Posted by Steve at 9:43 AM
Aug 27, 2004
CorpWatch.org reports the commercial TV networks have reduced convention coverage to about 18 hours this year, about 10 percent of its total in 1972, while the TV industry has increased its take of political ads by 40-fold during the same period to about $1 billion.
Posted by Steve at 1:48 PM
Aug 26, 2004
Retired PBS newsman Robert MacNeil discusses the sanguinary political landscape in today's San Franciso Chronicle, claiming, "Democrats want to see more blood flow from the arrows of journalists and Republicans want more red meat out there going after Democrats." MacNeil also derides the Fox News Channel and wonders if journalism is returning to its partisan roots. (via mediabistro.com)
Posted by Jeremy Egner at 10:39 AM
Beat reporters can be "secret weapons" for online news sites when they prepare FAQs, primers and other nondeadline pieces that web users would love, writes Dan Froomkin in the USC Annenberg Online Journalism Review. He's talking about newspaper reporters, but the same could be said about people on the beat for pubradio.
Posted by Steve at 10:19 AM
Aug 25, 2004
David Lieberman reports in USA Today the view of Wall Street analyst Tom Wolzien: cable networks won't take much more audience from broadcasters unless cable spends heavily for more attractive programs. Cable nets already increased spending 30 percent in three years, but Wolzien says growing cable carriage and not programs explain cable's growth.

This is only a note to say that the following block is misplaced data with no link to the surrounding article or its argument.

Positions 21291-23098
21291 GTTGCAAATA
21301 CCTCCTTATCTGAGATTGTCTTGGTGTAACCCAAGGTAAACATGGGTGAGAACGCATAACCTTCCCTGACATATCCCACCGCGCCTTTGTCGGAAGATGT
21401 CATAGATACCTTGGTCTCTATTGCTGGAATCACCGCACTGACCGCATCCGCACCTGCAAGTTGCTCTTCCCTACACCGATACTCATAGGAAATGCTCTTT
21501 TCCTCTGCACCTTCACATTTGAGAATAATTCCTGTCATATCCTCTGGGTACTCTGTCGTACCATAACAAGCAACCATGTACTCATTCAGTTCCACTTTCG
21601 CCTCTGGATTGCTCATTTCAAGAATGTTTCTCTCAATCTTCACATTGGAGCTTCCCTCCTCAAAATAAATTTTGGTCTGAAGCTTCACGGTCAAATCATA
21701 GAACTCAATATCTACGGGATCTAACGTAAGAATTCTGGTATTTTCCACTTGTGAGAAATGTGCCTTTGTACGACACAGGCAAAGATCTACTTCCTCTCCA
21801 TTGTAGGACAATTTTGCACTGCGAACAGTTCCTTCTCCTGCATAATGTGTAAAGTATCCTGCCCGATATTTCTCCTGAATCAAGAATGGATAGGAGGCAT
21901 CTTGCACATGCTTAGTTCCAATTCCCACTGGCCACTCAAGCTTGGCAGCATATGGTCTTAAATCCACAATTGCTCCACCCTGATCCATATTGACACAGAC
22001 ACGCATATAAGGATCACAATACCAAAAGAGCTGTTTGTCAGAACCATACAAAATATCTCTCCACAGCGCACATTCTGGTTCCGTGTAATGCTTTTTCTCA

Posted by Steve at 12:06 PM
Aug 24, 2004
North Dakota's Prairie Public Television lost its transmitter near Devil's Lake in an ice storm last May and hopes to restore it by spring 2005, the Grand Forks Herald reports. The capital cost to restore service to 9,000 people: $2 million.
Posted by Steve at 9:05 AM
Aug 23, 2004
Responding to a listener's gripe, NPR Ombudsman Jeffrey Dvorkin supports reporting results from Olympic competitions as they come in. NPR reporter Howard Berkes concurs in a Poynter Online interview: "Holding the news to meet the scheduling preferences of rights-holding broadcasters does a disservice to listeners."
Posted by Mike at 11:02 AM
The Pittsburgh Post-Gazette examines the growth of WYEP-FM and the related tensions between funky eclecticism and buttoned-up professionalism.
Posted by Mike at 10:52 AM
Aug 22, 2004
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Aug 16, 2004
Wal-Mart is salving its public-relations wounds by buying underwriting credits on KCET (The Tavis Smiley Show) in addition to NPR, which has been running blurbs for the big retailer since February, reports the New York Times (as reprinted in the Wilmington, N.C., Star-News).
Posted by Steve at 12:41 PM
Aug 13, 2004
Staff and volunteers at KPFA-FM in Berkeley, Calif., are accusing the station's recently elected Local Station Board of micromanagment and unmerited attacks on staff. (Related Berkeley Daily Planet article.) In a letter to listeners, Interim General Manager Jim Bennett warns that "[t]he progressive politics that are sometimes put forward on the air will not flourish in a repressive mode of trying to get certain agendas rammed through." Pacifica's bylaws, enacted last year, provided for the creation and election of LSBs. Meanwhile, Pacifica pointed out that three of its stations have weekly cumulative audiences that put them among the top 30 in the country.